Tuesday, July 11, 2017

Fact-Checking Farahnaz Ispahani's Claims in "Purifying the Land of the Pure"

In "Purifying the Land of the Pure", the author Ms. Farahnaz Ispahani, the wife of Mr. Husain Haqqani who served as Pakistan's Ambassador in Washington from 2008 to 2011, asserts that "by 1949, the non-Muslim population of Pakistan had been significantly diluted.....the percentage of Muslims in the areas constituting Pakistan rose from 77% in 1941 to 83% in 1949".

In other words, the population of minorities, mostly Hindus, was 17% in 1949 in Pakistan. This included both east and west Pakistan. Let's examine what has happened to the minority population in Pakistan since 1971 when East Pakistan split off to form Bangladesh. More specifically, let's focus on the Hindu population that constitutes overwhelming majority of religious minorities population.

Hindu population of the areas that now constitute post-1971 Pakistan was 15% in 1931 India Census. It declined to 14% in 1941. Then first Pakistan Census in 1951 showed it was 1.3% after the massive cross-border migration of both Hindus and Muslims in 1947. During the partition, 4.7 million Hindus and Sikhs migrated to India from what became Pakistan, while over 8 million Muslims migrated from India to Pakistan. Since 1951, the Hindu population of what is now Pakistan has grown from 1.3% to 1.9% now.

Pew Research reported in 2017 that nearly half of India’s migrants are in just three countries: the United Arab Emirates, Pakistan and the United States. About 3.5 million Indians live in the UAE, the top destination country for Indian migrants. Over the past two decades, millions of Indians have migrated there to find employment as laborers. Pakistan has the second-largest number of Indian-born migrants, with 2 million who, according to the World Bank, send nearly $5 billion a year in remittances to their poor Muslim relatives in India.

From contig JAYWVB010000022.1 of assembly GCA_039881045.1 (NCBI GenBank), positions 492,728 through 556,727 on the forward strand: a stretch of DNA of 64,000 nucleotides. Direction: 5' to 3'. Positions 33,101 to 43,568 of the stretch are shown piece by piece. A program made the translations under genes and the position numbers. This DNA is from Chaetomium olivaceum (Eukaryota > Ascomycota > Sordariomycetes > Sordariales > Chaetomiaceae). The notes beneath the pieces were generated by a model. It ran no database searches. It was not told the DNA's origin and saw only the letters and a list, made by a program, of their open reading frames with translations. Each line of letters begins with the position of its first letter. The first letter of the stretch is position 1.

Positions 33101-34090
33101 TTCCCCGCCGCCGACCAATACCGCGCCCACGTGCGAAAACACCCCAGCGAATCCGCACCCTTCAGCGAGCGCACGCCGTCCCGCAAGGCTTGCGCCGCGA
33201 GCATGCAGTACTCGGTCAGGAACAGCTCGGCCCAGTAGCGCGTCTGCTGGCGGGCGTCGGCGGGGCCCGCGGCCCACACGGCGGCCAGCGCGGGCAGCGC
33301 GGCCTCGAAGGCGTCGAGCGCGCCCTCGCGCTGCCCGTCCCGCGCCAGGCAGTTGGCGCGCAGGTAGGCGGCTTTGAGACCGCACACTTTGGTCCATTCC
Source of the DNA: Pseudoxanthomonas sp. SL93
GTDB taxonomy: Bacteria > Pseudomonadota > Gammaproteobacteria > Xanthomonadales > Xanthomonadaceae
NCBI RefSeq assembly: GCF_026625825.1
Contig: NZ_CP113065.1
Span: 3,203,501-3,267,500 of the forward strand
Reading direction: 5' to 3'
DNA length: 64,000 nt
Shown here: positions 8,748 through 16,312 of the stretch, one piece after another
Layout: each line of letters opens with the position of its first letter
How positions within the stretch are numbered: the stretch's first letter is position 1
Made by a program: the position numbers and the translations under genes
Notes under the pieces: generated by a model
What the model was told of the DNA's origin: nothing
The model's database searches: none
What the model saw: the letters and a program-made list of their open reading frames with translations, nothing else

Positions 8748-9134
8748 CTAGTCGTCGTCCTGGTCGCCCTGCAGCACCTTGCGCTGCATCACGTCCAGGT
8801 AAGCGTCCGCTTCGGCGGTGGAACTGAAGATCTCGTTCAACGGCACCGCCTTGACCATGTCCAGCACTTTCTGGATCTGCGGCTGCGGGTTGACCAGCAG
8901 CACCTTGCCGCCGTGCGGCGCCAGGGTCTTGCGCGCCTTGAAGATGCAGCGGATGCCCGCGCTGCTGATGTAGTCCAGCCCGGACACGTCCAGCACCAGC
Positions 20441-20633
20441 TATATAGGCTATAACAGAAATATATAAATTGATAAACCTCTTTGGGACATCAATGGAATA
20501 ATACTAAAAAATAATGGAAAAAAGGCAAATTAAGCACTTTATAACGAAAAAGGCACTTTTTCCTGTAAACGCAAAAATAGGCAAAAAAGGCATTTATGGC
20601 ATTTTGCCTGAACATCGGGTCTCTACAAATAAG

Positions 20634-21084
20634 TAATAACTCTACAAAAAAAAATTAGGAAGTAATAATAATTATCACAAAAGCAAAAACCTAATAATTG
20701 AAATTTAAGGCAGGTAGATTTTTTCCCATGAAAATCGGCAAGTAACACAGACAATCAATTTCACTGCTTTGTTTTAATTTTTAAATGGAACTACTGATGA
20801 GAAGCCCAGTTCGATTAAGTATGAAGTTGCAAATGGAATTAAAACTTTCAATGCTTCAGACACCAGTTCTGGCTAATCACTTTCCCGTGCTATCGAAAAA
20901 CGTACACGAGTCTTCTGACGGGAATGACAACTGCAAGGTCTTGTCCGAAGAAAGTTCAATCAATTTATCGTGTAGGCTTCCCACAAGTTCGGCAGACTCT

The biggest exodus of Muslims from India was from the Indian Punjab where the Muslim population declined from 32% in 1941 to 0.8% in 1951.


Contrary to the sensational media headlines about declining Hindu population in Pakistan, the fact is that Hindu birth rate is significantly higher than the country's national average. Although Hindus make up only 1.9% of Pakistan's population, it is among the worlds fastest growing Hindu communities today, growing faster than the Hindu populations in India, Nepal, Bangladesh and Indonesia.




`Pakistan Census data. For 1931 and 1941, the figures are for West Pakistan in undivided India. For 1951 and 1961, the figures are for West Pakistan in undivided Pakistan. Data for 1971 could not be accessed.